Shaping Learning For Life

Stockbridge - Primary and Pre-school

A Stockbridge Geographer

Geography at Stockbridge is alive with conversations that allow children to develop their confidence with subject specific vocabulary. We aim to inspire children to enquire about the world in which they live and set alight a flame of curiosity and fascination about the similarities and differences between Stockbridge, their area of Hampshire, the United Kingdom and the wider world. We practise skills that give children the capacity to independently collect, analyse and interpret information in order to learn from maps, globes, graphs, photos, GIS systems, fieldwork data, people and more in order to make sense of the interconnections and patterns that exist.

Our topics fully support the understanding of key physical and human processes and the formation of landscapes and environments. We aim to enrich our curriculum as much as possible by immersing children in first hand experiences and quality sources of information. Their knowledge and application of skills progresses through the school from a simple interactions with the physical world and their community to a deep understanding of the local area and beyond to include the United Kingdom and Europe, North and South America. This will include the location and characteristics of a range of the world’s most significant human and physical features.

Early Years & Lower School

Early Years Explorers

Geography starts at a young age here at Stockbridge.  Pre-School children visit places in their local environment through small group trips out and about; the post office, the local green grocers, the church, town hall and of course the park, are all within walking distance, even for little legs.  Children grow confidence through these visits and speak to members of the public and shopkeepers, finding out how their local environment is used by people and shaped by demand.

Reception children keep up this deep exploration of the local environment but also venture slightly farther afield.  They visit the beach, the Hawk conservancy and even Windsor Castle in their first year of school and find out how people use these places as well as some common geographical features, both human and physical.  We are developing their place knowledge each time we venture outside the gates of school by sharing maps and leaflets with them to help them understand where places are in relation to their school and home.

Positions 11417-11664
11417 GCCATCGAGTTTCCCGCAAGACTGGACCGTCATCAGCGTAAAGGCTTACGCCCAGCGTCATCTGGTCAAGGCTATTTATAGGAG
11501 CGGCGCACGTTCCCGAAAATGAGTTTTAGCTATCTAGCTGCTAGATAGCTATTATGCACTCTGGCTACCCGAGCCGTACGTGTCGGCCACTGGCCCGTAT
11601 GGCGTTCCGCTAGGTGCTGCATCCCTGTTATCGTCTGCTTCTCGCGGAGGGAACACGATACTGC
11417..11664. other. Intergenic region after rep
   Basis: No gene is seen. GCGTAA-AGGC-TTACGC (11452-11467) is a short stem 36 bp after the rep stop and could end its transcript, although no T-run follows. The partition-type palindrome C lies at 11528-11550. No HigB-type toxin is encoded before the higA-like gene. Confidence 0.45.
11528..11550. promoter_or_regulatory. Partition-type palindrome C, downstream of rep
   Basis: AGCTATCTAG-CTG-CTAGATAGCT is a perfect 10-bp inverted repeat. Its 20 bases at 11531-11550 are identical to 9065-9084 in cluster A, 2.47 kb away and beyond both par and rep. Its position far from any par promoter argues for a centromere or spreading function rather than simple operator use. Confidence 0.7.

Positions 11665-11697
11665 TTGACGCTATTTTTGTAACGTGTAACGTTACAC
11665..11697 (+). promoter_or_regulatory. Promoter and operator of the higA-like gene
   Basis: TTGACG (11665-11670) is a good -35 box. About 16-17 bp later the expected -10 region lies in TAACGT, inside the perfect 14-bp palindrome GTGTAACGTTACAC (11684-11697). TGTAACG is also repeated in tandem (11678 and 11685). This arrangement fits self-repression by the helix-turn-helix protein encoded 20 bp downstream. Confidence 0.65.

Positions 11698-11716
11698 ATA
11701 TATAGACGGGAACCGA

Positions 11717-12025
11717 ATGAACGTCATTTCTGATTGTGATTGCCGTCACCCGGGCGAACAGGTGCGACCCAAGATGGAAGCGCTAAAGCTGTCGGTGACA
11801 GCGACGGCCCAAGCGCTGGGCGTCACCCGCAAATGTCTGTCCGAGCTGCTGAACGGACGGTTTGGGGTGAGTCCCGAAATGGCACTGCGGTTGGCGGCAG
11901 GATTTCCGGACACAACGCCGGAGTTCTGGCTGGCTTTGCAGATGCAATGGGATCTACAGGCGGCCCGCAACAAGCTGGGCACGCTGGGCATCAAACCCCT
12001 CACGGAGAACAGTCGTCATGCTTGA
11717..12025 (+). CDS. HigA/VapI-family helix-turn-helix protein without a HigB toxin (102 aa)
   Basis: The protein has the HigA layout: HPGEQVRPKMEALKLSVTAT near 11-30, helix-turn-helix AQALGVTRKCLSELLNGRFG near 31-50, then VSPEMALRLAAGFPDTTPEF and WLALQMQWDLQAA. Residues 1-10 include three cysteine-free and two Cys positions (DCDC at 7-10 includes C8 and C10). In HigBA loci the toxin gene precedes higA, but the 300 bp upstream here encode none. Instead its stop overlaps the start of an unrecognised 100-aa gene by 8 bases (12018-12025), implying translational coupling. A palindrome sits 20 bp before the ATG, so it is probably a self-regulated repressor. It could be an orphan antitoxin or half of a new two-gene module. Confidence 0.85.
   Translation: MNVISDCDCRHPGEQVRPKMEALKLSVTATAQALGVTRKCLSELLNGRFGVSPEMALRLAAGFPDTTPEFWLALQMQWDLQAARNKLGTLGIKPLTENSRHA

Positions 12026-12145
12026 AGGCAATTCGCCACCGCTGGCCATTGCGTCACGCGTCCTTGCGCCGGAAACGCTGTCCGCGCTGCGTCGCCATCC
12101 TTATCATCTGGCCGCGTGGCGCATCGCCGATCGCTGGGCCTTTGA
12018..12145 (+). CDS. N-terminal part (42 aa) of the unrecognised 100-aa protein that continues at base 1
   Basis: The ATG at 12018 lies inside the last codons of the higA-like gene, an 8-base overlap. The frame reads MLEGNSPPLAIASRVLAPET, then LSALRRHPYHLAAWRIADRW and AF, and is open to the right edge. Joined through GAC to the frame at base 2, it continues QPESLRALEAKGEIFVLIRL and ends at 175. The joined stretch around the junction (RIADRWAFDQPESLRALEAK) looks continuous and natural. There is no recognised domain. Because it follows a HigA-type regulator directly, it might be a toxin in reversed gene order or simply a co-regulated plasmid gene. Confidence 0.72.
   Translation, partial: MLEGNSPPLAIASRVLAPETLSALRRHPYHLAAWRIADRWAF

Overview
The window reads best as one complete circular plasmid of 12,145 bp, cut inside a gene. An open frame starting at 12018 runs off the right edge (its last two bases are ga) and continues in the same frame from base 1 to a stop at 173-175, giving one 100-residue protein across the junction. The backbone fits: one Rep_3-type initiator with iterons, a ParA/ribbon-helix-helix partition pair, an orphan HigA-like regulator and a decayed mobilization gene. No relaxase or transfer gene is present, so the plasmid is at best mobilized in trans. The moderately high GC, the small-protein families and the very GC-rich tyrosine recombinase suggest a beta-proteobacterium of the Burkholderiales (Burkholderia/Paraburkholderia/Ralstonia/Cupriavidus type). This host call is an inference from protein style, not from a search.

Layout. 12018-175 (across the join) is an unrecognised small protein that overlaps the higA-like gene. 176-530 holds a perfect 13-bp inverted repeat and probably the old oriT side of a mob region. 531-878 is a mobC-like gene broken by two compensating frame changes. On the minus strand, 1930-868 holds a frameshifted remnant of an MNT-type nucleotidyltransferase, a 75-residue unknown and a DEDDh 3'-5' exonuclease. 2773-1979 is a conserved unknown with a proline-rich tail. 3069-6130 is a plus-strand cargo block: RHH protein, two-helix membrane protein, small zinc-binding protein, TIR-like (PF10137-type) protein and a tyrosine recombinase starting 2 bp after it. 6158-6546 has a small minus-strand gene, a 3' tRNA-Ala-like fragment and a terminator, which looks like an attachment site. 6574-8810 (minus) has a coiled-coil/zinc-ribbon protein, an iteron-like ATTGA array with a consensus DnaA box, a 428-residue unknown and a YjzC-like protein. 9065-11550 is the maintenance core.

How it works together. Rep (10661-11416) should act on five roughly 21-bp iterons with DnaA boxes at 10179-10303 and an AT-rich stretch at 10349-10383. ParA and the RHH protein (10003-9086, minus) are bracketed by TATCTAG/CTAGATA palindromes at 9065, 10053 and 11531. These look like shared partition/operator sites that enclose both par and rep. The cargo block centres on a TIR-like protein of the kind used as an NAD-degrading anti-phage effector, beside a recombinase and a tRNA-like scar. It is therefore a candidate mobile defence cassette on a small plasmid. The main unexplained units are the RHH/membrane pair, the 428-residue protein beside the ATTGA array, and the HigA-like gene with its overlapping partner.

Geography in our EYFS curriculum

Lower School learning

In lower school, we continue with the excellent work begun in the early years; building on the skills children have learned and continuing to encourage them to explore their immediate surroundings as well as starting to look farther afield.

We choose topics that will allow our students to draw on their prior knowledge to further their understanding of the subject and to experience it practically whether it be river studies in the world renowned River Test, exploration at Danebury ring, photography at Leckford Water Gardens or observing seasonal changes and mapping within our school grounds.

Lower School LTP

Progressive learning

Year A gives the children three different opportunities to learn about the world’s continents and oceans. They also examine the differences and similarities of a particular region of the UK; for this, they’ll need to draw on their expanding knowledge of the country. Children will lightly touch on using maps to identify the countries of the United Kingdom as well as heavily concentrating on creating their own maps.